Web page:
On this day in 1967, a United States Air Force pilot risks his life to save his wingman. Captain John R. “Bob” Pardo would try an untested maneuver, using the windshield on his F-4 Phantom to push another plane to safety. The technique would come to be known as “Pardo’s Push.”
Pardo and his wingman, Captain Earl Aman, were then participating in an attack on Thai Nguyen Steel Factory, just north of Hanoi. Unfortunately, Aman’s F-4 was hit early in the mission. “He would have been justified to jettison his bombs and head for home,” Pardo later said. “Going ahead with the run showed a hell of a lot of fortitude and determination.”
But Aman was soon hit again. “We were hit hard,” Aman’s rear pilot, Lt. Bob Houghton, later described, “and losing fuel . . . . we understood we weren’t going to make it to the Laotian border. It was a sure bet we’d have to bail out over hostile territory.”
Pardo’s plane had been hit, too, but he seemed likely to make it back to a refueling tanker. No one would have blamed him if he’d simply worked to save himself and his own rear pilot, Lt. Steve Wayne. But Pardo couldn’t leave Aman and Houghton behind. “In that area of North Vietnam, it was all rice paddies,” Pardo later explained. “There would have been no possibility of evading capture. I thought, ‘If there’s some way we could get him to the jungle, he’s got a fifty-fifty chance of getting out of this.’”
He decided to try something a bit unconventional: He’d push Aman’s plane to safety.
“We first tried to put the nose of our aircraft in his drag chute compartment,” Pardo later said. “But there was too much jet wash coming off Aman’s plane.” Then he spied Aman’s tailhook. Would that do it? He radioed to Aman to drop it. He’d put the windshield of his plane against that tailhook.
Not exactly what the tailhook—or the windshield—was built for!?
Pardo angled his plane so that the two, it was later said, “kissed.” They were barely touching. “Kissed is the right word,” Houghton later said. “If he so much as bumped the windshield, he would have had that tailhook in his face. We’re talking about glass here. It was phenomenal flying, nothing less.”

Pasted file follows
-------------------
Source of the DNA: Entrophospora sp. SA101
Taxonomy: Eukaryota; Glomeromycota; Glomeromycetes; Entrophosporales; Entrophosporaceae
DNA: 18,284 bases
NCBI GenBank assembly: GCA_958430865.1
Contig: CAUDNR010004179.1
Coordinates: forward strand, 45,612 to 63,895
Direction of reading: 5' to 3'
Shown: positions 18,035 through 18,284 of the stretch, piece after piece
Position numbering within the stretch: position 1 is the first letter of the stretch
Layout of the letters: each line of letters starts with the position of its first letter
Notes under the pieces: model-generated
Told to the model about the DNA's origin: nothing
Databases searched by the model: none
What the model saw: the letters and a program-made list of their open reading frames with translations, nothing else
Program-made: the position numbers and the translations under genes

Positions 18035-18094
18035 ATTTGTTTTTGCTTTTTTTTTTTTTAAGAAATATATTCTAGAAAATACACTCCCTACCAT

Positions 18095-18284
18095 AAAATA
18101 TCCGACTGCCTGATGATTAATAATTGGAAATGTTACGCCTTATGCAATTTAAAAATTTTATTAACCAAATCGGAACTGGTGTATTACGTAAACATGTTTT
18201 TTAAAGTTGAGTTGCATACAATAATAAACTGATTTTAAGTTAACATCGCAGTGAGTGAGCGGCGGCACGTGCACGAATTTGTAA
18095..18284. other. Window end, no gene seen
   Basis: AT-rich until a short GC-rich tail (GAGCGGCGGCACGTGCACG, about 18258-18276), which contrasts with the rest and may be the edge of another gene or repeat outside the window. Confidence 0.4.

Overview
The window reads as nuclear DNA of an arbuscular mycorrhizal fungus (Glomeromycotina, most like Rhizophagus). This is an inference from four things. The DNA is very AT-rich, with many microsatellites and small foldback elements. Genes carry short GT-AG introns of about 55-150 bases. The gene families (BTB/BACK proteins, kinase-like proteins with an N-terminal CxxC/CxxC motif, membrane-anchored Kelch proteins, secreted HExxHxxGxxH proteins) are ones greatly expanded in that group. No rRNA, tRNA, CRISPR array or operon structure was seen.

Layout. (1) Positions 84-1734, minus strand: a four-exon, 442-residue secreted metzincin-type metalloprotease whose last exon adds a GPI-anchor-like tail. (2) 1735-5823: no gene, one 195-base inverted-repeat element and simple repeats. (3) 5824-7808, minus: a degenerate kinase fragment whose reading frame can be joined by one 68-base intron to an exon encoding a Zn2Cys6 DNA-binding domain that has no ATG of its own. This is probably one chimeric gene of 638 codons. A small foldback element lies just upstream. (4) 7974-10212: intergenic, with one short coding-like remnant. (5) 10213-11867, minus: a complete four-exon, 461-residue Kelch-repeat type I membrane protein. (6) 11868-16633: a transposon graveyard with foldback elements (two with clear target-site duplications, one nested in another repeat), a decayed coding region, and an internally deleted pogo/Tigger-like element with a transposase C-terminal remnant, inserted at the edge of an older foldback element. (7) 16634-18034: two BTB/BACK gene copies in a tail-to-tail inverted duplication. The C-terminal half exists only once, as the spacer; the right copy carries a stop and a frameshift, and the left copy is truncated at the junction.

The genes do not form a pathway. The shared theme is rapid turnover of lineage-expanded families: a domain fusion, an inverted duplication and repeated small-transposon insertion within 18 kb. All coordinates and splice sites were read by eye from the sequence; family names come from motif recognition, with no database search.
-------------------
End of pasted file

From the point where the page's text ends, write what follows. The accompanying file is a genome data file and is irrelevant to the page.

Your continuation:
The tailhook kept slipping off Pardo’s windshield, but he kept getting it back into position—and it worked. Pardo’s efforts slowed the rate at which Aman was descending.
Wouldn’t you know that one of Pardo’s engine chose that moment to catch fire? That left a single engine to push two planes out of Vietnamese airspace.
It was enough. Pardo pushed Aman and Houghton’s plane about 80 miles over the course of 20 minutes. Aman and Houghton got across the Laotian border and ejected safely.
“By the way, I am out of fuel myself,” Pardo soon casually radioed. “I am going to punch out.”
All four men would be rescued by friendly forces.
Pardo’s superiors had mixed feelings about what had happened. “It was a great act of courage and flying skill,” Col. Daniel (Chappie) James said. “At the same time, I don’t expect it to become standard operating procedure. In fact, I don’t want it to happen again.”
Charges were threatened against Pardo for losing an expensive plane. Why hadn’t he taken his F-4 straight for a tanker? You’ll be glad to hear those charges were ultimately dropped—and he even received a (much delayed) Silver Star for his bravery that day.
“When I was on that mission, there was no decision process—no delay,” Pardo later told a reporter, “and I attribute that fact to my dad. He taught me that when your friend needs help, you help.”
Airman 1st Class Ashley J. Thum, Legend behind ‘Pardo Push’ visits Seymour Johnson Airmen (U.S. Air Force; Oct. 16, 2014)
John L. Frisbee, Valor: Pardo’s Push (Air Force Mag.; Oct. 1996) (archived HERE)
Keyes Beech, Jet Gets ‘Push’ in Flight (Des Moines Tribune; Mar. 14, 1967) (p. 2)
Peter E. Davies, USAF F-4 Phantom II MiG Killers 1965–68 (2004)